At least 24 million people need humanitarian assistance in Syria and the region. That is four million more than in 2020, and more than at any other time since the conflict began.
On the eve of the fifth Brussels conference for Syria, the United Nations humanitarian, refugee and development chiefs have urged international donors to step up and stand with the millions of people in Syria and the region who depend on lifesaving humanitarian aid and livelihood support after a decade of war.
With the added impact of COVID-19, there is no respite for civilians in Syria. They face increasing hunger and poverty, continued displacement and ongoing attacks. The neighbouring countries host four out of five Syrian refugees worldwide, in what remains the world’s largest refugee crisis, while also trying to address increasing socio-economic challenges for their own nationals.
Today 24 million people need humanitarian or other forms of assistance in Syria and the region. That is four million more than in 2020, and more than at any other time since the conflict began.
Sustained donor financing for the UN’s response plans will fund food, water and sanitation, health services, education, child vaccinations and shelter for millions of people living on the brink in Syria. It will also provide cash assistance, job or training opportunities, and other services such as access to primary and secondary education, in conjunction with national systems, to millions in Jordan, Lebanon, Turkey, Iraq, and Egypt.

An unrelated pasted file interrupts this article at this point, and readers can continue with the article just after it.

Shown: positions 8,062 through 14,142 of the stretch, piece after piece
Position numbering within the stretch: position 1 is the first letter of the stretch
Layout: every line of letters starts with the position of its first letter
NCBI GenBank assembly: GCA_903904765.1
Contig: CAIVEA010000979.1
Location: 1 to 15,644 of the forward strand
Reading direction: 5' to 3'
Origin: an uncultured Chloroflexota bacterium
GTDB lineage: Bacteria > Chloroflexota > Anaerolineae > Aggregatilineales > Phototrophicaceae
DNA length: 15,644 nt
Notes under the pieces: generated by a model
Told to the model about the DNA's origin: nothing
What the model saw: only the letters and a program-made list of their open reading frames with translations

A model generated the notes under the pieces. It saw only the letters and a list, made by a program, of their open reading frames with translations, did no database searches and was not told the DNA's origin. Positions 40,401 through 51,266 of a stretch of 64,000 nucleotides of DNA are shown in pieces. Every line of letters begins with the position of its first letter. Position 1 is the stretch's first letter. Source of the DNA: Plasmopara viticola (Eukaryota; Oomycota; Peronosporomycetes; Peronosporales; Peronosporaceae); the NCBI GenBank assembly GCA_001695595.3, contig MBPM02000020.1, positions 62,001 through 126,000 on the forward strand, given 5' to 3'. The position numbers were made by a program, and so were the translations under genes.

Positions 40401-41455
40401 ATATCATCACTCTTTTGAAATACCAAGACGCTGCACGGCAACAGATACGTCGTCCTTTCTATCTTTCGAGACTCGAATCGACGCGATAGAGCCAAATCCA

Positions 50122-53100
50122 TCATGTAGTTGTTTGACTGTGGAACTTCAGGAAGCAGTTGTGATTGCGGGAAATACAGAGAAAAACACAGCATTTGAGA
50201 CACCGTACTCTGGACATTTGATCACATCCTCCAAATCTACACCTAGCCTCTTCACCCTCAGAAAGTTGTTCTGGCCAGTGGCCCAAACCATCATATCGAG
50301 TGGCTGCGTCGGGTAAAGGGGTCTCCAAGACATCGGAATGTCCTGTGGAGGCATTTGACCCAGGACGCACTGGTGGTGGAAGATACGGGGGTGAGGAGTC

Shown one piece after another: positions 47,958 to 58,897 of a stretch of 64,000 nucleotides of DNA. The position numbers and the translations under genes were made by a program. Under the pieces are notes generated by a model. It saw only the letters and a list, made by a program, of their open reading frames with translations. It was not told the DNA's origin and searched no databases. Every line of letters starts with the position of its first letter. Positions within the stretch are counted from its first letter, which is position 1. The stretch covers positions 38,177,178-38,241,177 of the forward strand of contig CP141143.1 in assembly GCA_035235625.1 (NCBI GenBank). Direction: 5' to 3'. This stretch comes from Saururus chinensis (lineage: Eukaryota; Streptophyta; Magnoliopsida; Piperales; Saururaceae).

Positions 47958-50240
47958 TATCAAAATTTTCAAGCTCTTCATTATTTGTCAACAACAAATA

In 2021, over US$10 billion is needed to fully support Syrians and refugee-hosting communities in need. This includes at least $4.2 billion for the humanitarian response inside Syria and $5.8 billion to support refugees and host communities in the region.
UN humanitarian chief Mark Lowcock said: “It has been ten years of despair and disaster for Syrians. Now plummeting living conditions, economic decline and COVID-19 result in more hunger, malnutrition and disease. There is less fighting, but no peace dividend. More people need more help than at any point during the war, and children must return to learning. An investment in kindness and humanity is always good but sustaining the basic living standards for people in Syria is also an essential ingredient of sustainable peace. That is in everybody’s interest.”
UN High Commissioner for Refugees Filippo Grandi said: “After a decade of exile, refugees’ hardship has been compounded by the crushing impact of the pandemic, lost livelihoods and education, deepening hunger and desperation. The hard-earned gains we’ve collectively achieved over years are already at risk. The international community cannot turn their backs on the refugees or their hosts. Refugees and their hosts must get nothing less than our unfaltering commitment, solidarity and support. A failure to do so will be catastrophic for the people and the region.”
UNDP Administrator Achim Steiner said: “It has been 12 months like no other for people across the world. Yet, for refugees from Syria and their host communities in the region, the COVID-19 pandemic hit during a decade-long crisis – stretching them to breaking point. At present, poverty and inequality are skyrocketing as hundreds of thousands of people have lost their jobs and livelihoods. And countries that host refugees are struggling to provide basic services like healthcare and water. Now, more than ever, the support of the international community is needed to meet life-saving humanitarian needs – and to tackle the acute development emergency that the region now faces.”
At last year’s conference in Brussels, the international community pledged $5.5 billion in funding to support humanitarian, resilience and development activities in 2020.